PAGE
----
Are you ready for some history? Not real history, but a numerical marker of passing historical interest? Are you ready for the slight chance of a run or two being scored by the home team tonight?
Then you’re ready for Michael Conforto , suddenly (after weeks of wailing and wondering) recalled by your offensively bereft New York Mets in time for tonight’s game against the Los Angeles Dodgers, as one-knee wonder Michael Cuddyer at last yields his seat on the 25-man roster, despite it apparently being bequeathed him into perpetuity by Joan Payson herself. Assuming Conforto makes Terry Collins’s hard-to-crack starting lineup, and assuming rains or plagues don’t wash away five official innings, then young Mr. Conforto will go into the books as the One Thousandth Met of All Time.
There, that only took 53½ years.
What started with Richie Ashburn, leadoff batter in Game No. 1 on April 11, 1962, projects to continue tonight. Once Casey Stengel’s lineup got through its first go-round, everything was pretty random from there. Consider our Franchise Four: Tom Seaver was No. 130; Keith Hernandez, No. 348; Mike Piazza, No. 594; and David Wright, No. 736. The last Numerical Milestone Met was Scott Hairston, at No. 900. Hairston, despite likely being the best hitter on the pre-Conforto 2015 Mets, wasn’t Mount Metsmore material. The numbers just fell where the numbers fell.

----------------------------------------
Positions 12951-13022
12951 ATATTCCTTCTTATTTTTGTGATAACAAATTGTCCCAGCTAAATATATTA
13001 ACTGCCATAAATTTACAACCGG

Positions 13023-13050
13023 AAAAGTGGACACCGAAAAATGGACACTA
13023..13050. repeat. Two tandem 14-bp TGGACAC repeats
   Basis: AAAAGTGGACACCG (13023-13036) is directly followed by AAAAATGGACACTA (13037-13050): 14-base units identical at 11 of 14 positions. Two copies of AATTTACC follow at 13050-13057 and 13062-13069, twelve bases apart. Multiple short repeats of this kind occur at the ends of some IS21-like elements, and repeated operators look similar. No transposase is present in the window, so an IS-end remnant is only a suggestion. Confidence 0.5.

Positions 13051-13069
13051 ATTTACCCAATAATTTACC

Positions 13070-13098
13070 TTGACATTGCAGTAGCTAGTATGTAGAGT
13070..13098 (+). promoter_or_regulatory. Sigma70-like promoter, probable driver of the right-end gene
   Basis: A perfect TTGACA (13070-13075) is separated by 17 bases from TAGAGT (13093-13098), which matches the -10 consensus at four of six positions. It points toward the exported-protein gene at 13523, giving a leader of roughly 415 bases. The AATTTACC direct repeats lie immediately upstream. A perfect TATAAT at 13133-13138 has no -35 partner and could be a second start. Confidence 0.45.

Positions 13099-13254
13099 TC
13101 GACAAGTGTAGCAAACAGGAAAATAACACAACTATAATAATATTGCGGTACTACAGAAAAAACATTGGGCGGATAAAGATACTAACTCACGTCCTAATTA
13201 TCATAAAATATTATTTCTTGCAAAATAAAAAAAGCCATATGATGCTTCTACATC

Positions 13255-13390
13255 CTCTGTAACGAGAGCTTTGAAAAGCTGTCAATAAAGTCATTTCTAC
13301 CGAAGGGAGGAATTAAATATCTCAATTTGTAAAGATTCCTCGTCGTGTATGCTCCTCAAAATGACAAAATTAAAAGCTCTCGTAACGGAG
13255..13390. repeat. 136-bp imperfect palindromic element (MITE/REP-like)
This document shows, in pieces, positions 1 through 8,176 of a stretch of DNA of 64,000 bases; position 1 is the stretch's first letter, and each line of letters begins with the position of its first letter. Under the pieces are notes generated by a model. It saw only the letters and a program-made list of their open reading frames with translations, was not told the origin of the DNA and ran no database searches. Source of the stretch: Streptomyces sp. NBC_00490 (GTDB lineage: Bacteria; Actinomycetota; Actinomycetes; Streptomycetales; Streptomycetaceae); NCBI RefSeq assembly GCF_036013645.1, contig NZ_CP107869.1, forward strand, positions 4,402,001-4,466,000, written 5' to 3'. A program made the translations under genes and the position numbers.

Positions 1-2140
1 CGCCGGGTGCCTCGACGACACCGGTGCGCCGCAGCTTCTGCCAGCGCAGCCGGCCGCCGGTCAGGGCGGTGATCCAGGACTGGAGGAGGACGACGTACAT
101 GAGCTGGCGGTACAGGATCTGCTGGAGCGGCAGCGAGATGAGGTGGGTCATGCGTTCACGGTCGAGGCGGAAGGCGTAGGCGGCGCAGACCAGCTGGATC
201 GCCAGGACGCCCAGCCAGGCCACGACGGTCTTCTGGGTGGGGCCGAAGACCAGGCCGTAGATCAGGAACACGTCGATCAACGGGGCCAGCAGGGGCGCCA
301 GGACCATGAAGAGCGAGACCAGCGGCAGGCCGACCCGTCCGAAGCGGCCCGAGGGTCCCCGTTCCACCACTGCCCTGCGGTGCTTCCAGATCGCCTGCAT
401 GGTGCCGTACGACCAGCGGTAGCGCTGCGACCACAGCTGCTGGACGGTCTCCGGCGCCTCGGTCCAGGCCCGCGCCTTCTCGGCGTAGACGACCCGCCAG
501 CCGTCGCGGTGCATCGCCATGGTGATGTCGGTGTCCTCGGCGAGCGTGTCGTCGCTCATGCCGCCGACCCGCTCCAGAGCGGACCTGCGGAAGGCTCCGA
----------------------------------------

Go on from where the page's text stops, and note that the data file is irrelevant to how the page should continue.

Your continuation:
Hopefully, the base hits will fall for Met No. 1,000 in short order and the runs will pile up or at least trickle in, which is something they’ve done with alarming irregularity to date this year. Good luck, kid. You’re gonna need it, and we’re gonna need you.
When we officially have our One Thousandth Met, we will reveal our choice for the No. 1,000 Met of All Time…not chronologically, but consequentially. Who is the Least Significant Met Ever? Tune in later and find out here.
In the meantime, tune in here  to hear me call for Conforto’s promotion and go on about some other Mets stuff with the folks from the Rising Apple Report the other night.